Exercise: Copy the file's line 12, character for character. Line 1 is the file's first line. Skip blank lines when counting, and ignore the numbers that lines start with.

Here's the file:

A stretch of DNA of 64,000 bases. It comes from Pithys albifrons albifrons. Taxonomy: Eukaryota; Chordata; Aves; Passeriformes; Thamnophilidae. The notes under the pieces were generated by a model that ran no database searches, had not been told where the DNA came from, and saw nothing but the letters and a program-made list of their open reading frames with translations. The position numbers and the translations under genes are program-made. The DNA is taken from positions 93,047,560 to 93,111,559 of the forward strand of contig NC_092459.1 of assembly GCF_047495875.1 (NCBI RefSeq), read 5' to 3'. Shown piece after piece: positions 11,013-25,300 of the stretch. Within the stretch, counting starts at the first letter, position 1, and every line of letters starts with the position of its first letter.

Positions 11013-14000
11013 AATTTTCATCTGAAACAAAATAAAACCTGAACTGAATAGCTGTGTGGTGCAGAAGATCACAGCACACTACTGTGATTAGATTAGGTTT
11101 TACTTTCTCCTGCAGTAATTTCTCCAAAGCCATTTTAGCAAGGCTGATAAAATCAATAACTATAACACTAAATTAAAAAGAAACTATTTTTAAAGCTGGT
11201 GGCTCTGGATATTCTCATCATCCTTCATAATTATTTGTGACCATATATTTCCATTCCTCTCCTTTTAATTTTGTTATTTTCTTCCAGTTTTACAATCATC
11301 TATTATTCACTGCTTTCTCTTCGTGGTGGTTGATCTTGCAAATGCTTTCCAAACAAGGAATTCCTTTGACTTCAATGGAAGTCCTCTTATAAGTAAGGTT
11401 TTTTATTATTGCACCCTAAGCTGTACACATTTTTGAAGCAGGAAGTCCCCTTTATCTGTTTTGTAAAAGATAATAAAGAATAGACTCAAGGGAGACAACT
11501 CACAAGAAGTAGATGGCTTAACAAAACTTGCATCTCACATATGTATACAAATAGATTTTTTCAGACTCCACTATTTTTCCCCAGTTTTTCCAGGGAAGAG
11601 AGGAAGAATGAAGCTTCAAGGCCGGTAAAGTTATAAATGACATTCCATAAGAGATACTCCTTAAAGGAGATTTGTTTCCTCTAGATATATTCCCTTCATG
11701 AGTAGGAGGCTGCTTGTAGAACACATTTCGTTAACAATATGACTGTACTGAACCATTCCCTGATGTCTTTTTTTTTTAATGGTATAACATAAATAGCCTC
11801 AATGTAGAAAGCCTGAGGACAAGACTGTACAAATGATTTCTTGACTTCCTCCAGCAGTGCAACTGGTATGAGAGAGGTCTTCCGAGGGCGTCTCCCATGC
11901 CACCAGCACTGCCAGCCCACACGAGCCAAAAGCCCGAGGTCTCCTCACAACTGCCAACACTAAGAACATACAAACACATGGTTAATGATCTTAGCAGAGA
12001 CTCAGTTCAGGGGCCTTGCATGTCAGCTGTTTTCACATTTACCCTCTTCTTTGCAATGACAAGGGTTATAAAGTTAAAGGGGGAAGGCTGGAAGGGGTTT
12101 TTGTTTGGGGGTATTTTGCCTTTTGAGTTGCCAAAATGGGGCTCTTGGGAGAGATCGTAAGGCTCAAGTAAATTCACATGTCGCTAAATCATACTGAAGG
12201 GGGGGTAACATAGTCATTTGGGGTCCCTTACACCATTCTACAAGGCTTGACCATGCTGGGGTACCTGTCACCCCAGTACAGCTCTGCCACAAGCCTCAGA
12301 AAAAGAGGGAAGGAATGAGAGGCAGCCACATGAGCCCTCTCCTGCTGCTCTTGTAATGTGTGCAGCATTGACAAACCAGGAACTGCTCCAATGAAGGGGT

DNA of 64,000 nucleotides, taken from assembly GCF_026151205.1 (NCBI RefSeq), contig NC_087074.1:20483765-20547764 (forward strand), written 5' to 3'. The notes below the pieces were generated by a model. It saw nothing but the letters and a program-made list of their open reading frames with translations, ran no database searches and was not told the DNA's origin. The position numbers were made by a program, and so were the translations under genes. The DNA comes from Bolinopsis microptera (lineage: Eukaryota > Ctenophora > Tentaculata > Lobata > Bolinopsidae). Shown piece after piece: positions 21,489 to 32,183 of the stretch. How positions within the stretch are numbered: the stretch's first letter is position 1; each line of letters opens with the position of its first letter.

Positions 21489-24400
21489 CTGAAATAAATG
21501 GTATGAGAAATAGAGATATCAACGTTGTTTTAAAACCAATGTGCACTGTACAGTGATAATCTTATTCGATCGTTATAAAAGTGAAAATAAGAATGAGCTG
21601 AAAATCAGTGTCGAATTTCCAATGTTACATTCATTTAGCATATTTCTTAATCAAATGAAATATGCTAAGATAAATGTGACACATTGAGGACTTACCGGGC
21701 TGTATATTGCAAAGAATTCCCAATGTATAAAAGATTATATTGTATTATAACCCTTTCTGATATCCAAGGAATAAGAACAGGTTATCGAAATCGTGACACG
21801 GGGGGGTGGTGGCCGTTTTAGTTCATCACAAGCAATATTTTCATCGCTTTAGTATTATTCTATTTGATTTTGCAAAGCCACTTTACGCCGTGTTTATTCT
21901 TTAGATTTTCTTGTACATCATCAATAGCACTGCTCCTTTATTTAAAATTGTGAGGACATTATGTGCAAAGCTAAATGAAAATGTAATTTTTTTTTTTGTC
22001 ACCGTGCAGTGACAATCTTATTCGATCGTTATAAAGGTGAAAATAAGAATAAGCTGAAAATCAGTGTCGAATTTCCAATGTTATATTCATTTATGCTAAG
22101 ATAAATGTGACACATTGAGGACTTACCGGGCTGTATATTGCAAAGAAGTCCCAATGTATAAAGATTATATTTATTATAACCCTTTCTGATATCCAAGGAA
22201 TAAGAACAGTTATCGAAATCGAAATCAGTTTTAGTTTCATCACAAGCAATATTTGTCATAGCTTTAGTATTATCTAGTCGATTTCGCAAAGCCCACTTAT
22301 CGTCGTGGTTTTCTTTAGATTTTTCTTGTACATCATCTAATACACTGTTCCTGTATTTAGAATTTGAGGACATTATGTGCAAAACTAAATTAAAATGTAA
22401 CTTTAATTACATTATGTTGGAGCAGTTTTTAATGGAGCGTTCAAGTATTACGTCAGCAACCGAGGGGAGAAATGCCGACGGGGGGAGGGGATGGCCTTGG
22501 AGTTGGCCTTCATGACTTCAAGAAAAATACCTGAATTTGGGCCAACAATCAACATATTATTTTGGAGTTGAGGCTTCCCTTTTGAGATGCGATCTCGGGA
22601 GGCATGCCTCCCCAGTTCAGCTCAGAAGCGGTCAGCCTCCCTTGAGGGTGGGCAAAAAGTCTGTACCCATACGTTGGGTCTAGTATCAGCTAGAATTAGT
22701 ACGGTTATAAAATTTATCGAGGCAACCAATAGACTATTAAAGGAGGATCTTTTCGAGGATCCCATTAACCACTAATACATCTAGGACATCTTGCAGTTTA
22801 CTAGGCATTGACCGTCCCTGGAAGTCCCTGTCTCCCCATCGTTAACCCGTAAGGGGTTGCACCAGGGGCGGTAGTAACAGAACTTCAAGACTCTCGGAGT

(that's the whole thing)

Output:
11901 CACCAGCACTGCCAGCCCACACGAGCCAAAAGCCCGAGGTCTCCTCACAACTGCCAACACTAAGAACATACAAACACATGGTTAATGATCTTAGCAGAGA